Recap Summer Safety Steps to Avoid Preventable Tragedies

Pools, campfires most common areas of concern when it comes to accidents

DAYTON, Ohio (June 8, 2017) – The lazy days of summer can quickly turn into an unforgettable tragedy when small steps are ignored in pursuit of convenience and fun.

Drownings, severe sunburns, campfire accidents and heat stroke incidents are all serious problems that can easily be avoided if the right precautions are taken, said Matthew Stone, DO, a family physician with Middletown Family Practice.

“Some of the most common hazards I see in family practice during the summertime deal with dehydration, sun safety and pool safety,” said Dr. Stone, who also added that reckless play around campfires and a misunderstanding of the dangers of sparklers are also issues he sees in his patient population.

Dehydration is perhaps one of the most deceptive health issues during summer because it sneaks up on a person before they know they are experiencing it, he said.

“Everyone assumes they are well hydrated because water is so accessible,” said Dr. Stone, who practices with Premier Physician Network. “Often, the symptoms are there before someone realizes it is a problem. People who are experiencing a headache and not urinating much may already be on their way to heat exhaustion.”

Pool safety is another issue that usually isn’t top of mind for most, however, statistics show that improper supervision around water can lead to drownings. Nearly 400 children under the age of 14 die each year from drownings, 75 percent of which happen in residential pools, according to the Residential Pool Safety Policy, a policy from the American Academy of Family Physicians.

Few would argue that fire pits and fireworks play a big role in the appeal of summer, but they also create a ripe environment for accidents. 

“I think the biggest thing is what people are doing before they even start the fire,” Dr. Stone said. “This includes using flammable liquids before starting a fire, placing fires too close to flammable objects and not taking steps to properly supervise a fire.”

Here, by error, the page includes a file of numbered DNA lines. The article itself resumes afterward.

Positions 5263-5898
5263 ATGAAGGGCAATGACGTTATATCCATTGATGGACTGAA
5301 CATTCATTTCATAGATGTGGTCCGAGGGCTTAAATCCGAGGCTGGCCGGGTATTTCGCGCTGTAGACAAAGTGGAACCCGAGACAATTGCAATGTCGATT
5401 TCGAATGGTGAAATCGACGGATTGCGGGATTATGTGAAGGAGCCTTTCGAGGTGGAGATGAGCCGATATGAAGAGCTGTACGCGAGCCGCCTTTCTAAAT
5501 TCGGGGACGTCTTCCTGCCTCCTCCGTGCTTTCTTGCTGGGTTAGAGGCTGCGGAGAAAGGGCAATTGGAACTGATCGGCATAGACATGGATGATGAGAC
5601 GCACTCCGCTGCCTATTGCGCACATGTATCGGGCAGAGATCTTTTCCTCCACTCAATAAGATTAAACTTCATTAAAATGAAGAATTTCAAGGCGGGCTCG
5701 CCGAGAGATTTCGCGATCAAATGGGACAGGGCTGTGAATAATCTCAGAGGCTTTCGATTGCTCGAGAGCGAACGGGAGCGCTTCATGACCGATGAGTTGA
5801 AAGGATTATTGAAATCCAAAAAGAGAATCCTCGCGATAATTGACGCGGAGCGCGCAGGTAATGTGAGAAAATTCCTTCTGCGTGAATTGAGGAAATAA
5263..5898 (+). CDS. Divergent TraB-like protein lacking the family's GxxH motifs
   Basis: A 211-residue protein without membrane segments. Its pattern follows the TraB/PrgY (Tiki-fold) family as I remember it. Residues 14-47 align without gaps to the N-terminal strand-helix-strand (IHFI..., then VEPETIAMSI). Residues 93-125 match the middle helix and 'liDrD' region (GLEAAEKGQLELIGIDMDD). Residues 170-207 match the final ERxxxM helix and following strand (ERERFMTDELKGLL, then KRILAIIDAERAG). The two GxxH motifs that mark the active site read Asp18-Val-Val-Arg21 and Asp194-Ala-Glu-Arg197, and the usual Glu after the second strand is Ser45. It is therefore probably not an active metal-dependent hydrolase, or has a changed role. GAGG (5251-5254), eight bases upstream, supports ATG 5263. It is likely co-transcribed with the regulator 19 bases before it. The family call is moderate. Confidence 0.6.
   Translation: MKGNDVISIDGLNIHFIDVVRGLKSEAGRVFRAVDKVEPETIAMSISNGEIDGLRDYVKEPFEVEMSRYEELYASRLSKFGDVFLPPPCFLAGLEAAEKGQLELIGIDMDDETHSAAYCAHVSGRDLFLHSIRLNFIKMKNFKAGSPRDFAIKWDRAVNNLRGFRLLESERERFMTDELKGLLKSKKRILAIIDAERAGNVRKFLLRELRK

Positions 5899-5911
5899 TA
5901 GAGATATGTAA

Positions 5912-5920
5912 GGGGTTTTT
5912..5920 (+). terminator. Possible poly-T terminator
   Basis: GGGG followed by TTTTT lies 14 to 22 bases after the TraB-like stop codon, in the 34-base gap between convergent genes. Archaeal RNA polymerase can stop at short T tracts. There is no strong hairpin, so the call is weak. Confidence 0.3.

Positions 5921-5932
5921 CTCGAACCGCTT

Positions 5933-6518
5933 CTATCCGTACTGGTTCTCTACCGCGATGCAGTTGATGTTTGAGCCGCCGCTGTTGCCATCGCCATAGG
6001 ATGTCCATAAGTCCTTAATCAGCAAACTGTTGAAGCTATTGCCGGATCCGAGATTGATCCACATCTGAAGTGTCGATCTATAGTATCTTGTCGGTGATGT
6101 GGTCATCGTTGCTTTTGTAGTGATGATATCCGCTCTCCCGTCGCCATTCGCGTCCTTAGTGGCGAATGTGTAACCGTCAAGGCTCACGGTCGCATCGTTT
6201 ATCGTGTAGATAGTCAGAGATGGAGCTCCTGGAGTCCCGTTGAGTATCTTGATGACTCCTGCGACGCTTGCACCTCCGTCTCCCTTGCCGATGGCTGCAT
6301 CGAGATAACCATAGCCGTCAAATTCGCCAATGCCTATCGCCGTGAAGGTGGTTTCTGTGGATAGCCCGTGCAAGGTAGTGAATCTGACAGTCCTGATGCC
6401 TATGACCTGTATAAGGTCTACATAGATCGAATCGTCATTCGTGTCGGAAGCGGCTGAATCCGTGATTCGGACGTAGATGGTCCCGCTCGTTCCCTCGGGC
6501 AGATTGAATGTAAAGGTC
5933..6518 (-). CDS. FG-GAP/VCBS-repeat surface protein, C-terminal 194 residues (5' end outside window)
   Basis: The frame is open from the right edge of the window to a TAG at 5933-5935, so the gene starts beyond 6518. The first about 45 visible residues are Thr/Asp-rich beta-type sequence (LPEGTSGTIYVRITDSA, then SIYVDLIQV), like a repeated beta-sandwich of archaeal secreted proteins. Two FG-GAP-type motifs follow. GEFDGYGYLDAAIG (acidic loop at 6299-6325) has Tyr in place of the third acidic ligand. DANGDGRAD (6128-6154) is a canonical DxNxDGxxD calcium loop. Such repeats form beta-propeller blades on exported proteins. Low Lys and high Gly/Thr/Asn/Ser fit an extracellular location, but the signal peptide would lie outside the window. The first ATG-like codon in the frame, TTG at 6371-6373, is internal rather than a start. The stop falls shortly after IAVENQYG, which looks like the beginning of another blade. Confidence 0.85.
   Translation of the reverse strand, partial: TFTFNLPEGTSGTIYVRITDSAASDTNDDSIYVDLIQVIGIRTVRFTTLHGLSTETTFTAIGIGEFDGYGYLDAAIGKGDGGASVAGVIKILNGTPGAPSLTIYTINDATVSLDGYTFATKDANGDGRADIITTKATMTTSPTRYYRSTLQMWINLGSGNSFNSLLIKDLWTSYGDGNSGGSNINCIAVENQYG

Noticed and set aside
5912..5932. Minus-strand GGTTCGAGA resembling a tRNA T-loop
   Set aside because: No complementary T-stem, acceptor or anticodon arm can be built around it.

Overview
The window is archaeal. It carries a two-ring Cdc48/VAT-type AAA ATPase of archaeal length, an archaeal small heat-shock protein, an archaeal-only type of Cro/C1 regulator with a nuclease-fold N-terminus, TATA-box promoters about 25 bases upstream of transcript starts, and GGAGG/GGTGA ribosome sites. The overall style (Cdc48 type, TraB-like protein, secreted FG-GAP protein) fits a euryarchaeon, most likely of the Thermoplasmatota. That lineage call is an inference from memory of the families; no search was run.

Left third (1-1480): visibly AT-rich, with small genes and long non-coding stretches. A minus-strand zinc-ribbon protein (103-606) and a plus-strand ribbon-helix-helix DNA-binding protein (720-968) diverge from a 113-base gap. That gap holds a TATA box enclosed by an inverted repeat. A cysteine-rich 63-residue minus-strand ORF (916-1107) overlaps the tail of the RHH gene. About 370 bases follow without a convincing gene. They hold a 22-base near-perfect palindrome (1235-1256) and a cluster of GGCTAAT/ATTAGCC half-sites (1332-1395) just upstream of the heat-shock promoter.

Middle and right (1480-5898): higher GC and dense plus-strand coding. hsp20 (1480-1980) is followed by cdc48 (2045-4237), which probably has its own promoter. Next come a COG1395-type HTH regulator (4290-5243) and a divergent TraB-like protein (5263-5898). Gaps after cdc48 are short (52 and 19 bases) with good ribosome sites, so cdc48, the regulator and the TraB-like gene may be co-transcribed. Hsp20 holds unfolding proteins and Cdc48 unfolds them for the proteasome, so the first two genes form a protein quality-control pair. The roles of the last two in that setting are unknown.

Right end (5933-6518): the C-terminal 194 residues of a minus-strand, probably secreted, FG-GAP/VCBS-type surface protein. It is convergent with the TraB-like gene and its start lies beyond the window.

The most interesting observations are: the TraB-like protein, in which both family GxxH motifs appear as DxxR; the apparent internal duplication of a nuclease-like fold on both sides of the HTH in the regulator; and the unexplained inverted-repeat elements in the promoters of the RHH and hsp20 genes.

Accidents are plentiful during the summer months, but fear that they could happen should never keep someone from enjoying the season. Dr. Stone said the following guidelines can ensure summer safety:

  • Determine your distance – Keep a healthy distance between you and the flames when enjoying a fire pit. Adults should monitor children around a fire and help them when using the fire to roast food such as marshmallows. Distance plays a vital part in reducing the risk for drownings. Dr. Stone said parents should always be within reach of the children they are supervising in a pool. Guardians should have the ability to reach out and rescue at any time.
  • Choose wisely – Sparklers are beautiful on a warm summer night, but can be dangerous in the hands of children. About 25 percent of burns that present at emergency rooms are from sparklers. These individual sticks of fire can actually burn up to 1,200 degrees Fahrenheit, which is 300 degrees hotter than what is used to melt glass, according to the National Fire Prevention Association. Consider giving children glow sticks instead.
  • Start early – Those who plan to be in hot summer weather should protect their skin and prevent heat exhaustion. Dr. Stone said people should look at the sun as a big ball of radiation a nice coat of 30 SPF sunscreen as their body’s armor. Apply the sunscreen prior to leaving the house or stepping out of shade. Likewise, drink plenty of water prior to spending time in the heat so that the body is not playing catch up later on. 

“You have to plan on being hydrated before you even start your day,” Dr. Stone said. “Most Americans already don’t drink enough water so know how to measure your hydration status by monitoring your urine color. The darker the color, the more trouble you are in.”

Click here for more information on summer safety or to find a Premier Physician Network physician near you.

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